Gesso and Ormolu Decoration – Estate Sale & Auction Finds to look for

When shopping at estate sales or auctions you often come across items that attract you, but you have no idea what they are.

Let’s take a look at two forms of decoration.

Gesso is a white paint mixture made up of chalk, gypsum, a binder and some pigment.

It has been used for over a century and originally was called Italian gesso. The original binder material was glue made from rabbit skin. The color of the gesso was usually white or off white. It could be applied and manipulated much the same as cake frosting and then would harden.

Gesso is often gilded or painted. As it ages, it becomes fragile. You will find some articles with gesso that may have cracks. If a piece of gesso comes off (depending on how it breaks) you may be able to glue it back on or find a restorer. Today you can even find jars of gesso being sold for repair or added decoration.

Here is an excellent example of a mirror with gilt gesso that will be in an upcoming auction.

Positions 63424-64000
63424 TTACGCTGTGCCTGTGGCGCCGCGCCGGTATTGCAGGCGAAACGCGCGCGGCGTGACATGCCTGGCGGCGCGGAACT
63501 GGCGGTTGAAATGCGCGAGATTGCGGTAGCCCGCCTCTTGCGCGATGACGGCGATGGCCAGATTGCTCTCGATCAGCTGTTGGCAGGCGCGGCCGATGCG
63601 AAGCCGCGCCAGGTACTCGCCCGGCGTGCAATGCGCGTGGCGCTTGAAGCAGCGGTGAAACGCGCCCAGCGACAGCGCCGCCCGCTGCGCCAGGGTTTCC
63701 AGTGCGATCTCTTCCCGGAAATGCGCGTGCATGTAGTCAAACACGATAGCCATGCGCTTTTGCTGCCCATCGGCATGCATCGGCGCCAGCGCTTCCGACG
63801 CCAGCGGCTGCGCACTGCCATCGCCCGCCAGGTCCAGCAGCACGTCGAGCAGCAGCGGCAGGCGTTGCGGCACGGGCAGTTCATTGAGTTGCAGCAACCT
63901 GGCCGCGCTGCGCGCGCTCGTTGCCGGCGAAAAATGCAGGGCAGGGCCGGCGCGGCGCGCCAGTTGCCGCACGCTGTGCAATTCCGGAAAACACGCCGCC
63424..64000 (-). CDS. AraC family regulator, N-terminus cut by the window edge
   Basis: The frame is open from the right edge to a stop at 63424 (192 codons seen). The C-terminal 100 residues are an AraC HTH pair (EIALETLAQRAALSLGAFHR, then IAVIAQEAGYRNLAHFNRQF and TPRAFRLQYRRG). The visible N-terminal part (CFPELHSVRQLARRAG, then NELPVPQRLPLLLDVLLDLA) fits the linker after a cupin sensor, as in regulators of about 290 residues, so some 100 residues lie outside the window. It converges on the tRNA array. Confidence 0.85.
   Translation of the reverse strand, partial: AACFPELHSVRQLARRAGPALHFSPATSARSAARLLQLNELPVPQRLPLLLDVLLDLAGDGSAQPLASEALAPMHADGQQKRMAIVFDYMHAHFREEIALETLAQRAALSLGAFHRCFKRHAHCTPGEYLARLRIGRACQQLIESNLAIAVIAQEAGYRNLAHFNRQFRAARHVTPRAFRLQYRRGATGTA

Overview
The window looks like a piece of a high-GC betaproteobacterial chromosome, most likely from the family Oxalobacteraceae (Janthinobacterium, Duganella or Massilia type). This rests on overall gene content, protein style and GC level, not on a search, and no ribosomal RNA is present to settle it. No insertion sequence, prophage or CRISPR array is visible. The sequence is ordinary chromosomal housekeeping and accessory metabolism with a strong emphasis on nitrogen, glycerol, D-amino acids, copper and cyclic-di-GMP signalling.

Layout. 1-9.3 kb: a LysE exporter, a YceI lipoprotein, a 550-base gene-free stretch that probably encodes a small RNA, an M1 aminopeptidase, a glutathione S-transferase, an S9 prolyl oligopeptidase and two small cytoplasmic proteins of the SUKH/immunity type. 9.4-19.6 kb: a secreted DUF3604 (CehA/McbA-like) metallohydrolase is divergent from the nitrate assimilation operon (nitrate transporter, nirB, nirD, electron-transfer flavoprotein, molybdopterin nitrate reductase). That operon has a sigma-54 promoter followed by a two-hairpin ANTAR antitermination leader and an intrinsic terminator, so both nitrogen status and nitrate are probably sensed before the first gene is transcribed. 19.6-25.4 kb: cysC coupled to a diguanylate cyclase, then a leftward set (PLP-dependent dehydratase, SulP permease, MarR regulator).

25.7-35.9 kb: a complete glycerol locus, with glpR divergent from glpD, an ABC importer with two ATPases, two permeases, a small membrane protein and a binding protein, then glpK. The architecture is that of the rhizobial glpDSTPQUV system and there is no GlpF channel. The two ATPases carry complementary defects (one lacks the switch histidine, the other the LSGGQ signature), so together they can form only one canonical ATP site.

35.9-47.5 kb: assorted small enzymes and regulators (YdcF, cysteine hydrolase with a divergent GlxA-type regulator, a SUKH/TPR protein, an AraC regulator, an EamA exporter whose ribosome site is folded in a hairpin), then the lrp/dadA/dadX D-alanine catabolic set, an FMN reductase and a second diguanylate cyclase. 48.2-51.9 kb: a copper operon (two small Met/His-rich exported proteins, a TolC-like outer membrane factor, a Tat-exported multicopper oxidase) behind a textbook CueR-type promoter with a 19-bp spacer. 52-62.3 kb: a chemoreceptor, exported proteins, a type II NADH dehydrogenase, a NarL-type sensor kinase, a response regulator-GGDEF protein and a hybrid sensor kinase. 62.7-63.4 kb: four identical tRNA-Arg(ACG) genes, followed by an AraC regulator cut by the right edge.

mirror with gesso decorationOrmolu is a French word for ground or pounded gold.

Originally the process known as mercury gilding or fire gilding involved a solution of nitrate mercury that could be applied to bronze, copper, or brass.

No true ormolu has been produced in France since 1830 because of a law that was to stop the danger of using mercury. Prior to this law the average gilder did not live beyond the age of 40. Other methods came into use including electroplating. A later substitute called Pomponne came into use with a mixture of copper and zinc and sometimes tin.

Craftsman apply ormolu for decorative mountings. It can be found on furniture, porcelain, lighting, and clocks.

Here is an example of a double inkwell in with ormolu frame and ornamentation from an estate sale.

double inkwell in ormolu frame

Shopping at estate sales and auctions presents many opportunities to find old world style craftsmanship. Keep your eyes open.

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